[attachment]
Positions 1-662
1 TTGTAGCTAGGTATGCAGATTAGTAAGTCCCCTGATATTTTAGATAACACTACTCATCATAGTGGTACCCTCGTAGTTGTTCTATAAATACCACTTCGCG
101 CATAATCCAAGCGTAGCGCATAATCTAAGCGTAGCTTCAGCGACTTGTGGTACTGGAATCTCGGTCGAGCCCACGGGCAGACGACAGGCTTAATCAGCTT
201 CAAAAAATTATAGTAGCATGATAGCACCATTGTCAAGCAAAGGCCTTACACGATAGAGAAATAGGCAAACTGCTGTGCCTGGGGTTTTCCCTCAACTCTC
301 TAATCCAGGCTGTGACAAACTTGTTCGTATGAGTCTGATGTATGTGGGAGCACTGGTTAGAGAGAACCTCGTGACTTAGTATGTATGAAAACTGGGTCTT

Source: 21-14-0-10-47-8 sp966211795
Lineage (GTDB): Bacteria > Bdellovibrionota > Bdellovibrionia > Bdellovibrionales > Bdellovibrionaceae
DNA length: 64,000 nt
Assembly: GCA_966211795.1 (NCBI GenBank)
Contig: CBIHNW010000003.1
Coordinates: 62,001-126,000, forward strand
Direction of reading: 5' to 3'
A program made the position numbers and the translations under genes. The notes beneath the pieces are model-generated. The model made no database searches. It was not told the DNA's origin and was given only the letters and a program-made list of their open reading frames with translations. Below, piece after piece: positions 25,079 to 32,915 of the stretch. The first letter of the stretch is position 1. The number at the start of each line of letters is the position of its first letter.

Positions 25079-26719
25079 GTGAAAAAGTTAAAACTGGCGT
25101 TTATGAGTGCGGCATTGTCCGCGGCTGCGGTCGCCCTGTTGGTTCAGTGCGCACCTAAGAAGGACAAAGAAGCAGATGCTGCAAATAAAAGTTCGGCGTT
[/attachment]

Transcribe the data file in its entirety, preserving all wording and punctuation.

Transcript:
Positions 1-662
1 TTGTAGCTAGGTATGCAGATTAGTAAGTCCCCTGATATTTTAGATAACACTACTCATCATAGTGGTACCCTCGTAGTTGTTCTATAAATACCACTTCGCG
101 CATAATCCAAGCGTAGCGCATAATCTAAGCGTAGCTTCAGCGACTTGTGGTACTGGAATCTCGGTCGAGCCCACGGGCAGACGACAGGCTTAATCAGCTT
201 CAAAAAATTATAGTAGCATGATAGCACCATTGTCAAGCAAAGGCCTTACACGATAGAGAAATAGGCAAACTGCTGTGCCTGGGGTTTTCCCTCAACTCTC
301 TAATCCAGGCTGTGACAAACTTGTTCGTATGAGTCTGATGTATGTGGGAGCACTGGTTAGAGAGAACCTCGTGACTTAGTATGTATGAAAACTGGGTCTT

Source: 21-14-0-10-47-8 sp966211795
Lineage (GTDB): Bacteria > Bdellovibrionota > Bdellovibrionia > Bdellovibrionales > Bdellovibrionaceae
DNA length: 64,000 nt
Assembly: GCA_966211795.1 (NCBI GenBank)
Contig: CBIHNW010000003.1
Coordinates: 62,001-126,000, forward strand
Direction of reading: 5' to 3'
A program made the position numbers and the translations under genes. The notes beneath the pieces are model-generated. The model made no database searches. It was not told the DNA's origin and was given only the letters and a program-made list of their open reading frames with translations. Below, piece after piece: positions 25,079 to 32,915 of the stretch. The first letter of the stretch is position 1. The number at the start of each line of letters is the position of its first letter.

Positions 25079-26719
25079 GTGAAAAAGTTAAAACTGGCGT
25101 TTATGAGTGCGGCATTGTCCGCGGCTGCGGTCGCCCTGTTGGTTCAGTGCGCACCTAAGAAGGACAAAGAAGCAGATGCTGCAAATAAAAGTTCGGCGTT